Why did ancient India have parks?

It seems like every few suttas starts off by mentioning a park the Buddha was staying in.

Why did ancient India have parks?

My guess is that the word translated into “park” belongs to a different concept than the modern concept for a “park” – a bit of natural or green space set aside from urbanization.

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They were probably refuges for animals, like the Squirrel Sanctuary at Rajagaha, and the Deer Sanctuary at Isipatana. Even though India’s forests at that time must have been vast, the effect of poor villagers who depend on them for sustenance and scour them for anything edible is not to be underestimated, as seen in Asia to this day.

" Ashoka (304-232 BCE) also abolished the royal hunting of animals and restricted the slaying of animals for food in the royal residence.[180] Because he banned hunting, created many veterinary clinics and eliminated meat eating on many holidays, the Mauryan Empire under Ashoka has been described as “one of the very few instances in world history of a government treating its animals as citizens who are as deserving of its protection as the human residents”.[181]"—Wikipedia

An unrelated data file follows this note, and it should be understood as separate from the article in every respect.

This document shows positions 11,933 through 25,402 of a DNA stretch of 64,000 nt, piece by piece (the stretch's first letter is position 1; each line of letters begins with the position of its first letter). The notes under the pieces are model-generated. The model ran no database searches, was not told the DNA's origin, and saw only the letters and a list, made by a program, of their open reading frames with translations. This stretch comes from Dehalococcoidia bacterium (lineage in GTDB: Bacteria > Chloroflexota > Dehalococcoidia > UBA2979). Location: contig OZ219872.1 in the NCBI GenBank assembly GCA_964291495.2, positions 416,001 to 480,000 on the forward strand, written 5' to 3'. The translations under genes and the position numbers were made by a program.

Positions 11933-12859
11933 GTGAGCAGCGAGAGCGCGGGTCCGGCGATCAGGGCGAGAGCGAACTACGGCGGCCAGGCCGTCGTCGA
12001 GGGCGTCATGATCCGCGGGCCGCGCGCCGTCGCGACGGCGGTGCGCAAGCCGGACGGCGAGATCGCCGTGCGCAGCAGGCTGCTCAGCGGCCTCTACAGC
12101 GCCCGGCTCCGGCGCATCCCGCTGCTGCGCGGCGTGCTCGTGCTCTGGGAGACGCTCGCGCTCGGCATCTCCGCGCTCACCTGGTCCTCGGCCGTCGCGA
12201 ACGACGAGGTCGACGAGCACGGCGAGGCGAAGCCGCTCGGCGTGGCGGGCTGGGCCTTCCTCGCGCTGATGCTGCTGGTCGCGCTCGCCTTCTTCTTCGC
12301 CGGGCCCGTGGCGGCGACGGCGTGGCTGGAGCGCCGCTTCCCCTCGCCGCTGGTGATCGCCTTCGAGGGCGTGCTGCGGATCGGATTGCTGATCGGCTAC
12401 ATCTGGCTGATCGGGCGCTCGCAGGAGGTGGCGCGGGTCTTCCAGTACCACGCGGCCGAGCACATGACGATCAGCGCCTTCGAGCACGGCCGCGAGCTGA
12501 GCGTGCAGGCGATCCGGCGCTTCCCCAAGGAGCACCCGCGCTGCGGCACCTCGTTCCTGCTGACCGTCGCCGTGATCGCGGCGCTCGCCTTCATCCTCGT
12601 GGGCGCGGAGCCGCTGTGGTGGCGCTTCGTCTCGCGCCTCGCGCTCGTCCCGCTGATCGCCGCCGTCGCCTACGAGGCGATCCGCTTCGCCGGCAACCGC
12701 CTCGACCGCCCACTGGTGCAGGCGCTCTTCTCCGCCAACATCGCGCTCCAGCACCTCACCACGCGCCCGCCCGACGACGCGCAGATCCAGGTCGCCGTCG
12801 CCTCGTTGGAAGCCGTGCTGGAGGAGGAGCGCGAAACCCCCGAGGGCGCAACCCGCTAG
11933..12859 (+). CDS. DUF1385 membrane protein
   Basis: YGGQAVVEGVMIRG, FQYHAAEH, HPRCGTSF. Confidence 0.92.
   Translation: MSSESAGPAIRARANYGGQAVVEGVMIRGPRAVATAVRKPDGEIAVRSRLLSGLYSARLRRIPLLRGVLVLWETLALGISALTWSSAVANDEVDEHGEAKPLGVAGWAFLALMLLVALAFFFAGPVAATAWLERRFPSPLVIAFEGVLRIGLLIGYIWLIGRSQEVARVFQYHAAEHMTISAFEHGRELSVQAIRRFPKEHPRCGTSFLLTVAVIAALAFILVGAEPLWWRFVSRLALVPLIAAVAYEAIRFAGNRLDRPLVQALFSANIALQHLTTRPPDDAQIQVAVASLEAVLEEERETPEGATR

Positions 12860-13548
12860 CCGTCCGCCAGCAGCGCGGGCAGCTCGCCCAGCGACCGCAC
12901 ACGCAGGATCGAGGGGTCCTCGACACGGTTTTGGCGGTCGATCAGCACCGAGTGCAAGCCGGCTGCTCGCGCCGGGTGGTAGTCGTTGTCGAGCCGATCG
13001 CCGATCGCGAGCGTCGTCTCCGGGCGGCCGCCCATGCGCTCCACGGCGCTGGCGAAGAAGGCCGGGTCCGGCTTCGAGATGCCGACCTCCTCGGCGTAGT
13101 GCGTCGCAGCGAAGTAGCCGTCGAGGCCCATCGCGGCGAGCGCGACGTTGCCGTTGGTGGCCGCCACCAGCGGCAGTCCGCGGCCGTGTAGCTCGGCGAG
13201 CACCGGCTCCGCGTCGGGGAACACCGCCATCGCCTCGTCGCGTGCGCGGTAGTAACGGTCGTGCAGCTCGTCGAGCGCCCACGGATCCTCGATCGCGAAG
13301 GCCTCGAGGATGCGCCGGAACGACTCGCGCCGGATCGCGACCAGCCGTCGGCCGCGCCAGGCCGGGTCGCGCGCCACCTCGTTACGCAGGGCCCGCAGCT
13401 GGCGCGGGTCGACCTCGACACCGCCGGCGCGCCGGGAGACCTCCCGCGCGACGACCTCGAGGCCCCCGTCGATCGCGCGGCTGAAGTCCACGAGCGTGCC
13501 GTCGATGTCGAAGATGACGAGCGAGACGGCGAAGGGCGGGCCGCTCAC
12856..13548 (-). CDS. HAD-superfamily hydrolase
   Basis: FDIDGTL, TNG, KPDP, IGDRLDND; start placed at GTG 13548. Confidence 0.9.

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@paul1 Ah, thank you. “game preserve” makes much more sense in the context of the suttas and ancient India.

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We often hear about a king sending his people to go clean up the park so he can hang out there. So I imagine they were more than just forest set-asides or game preserves.

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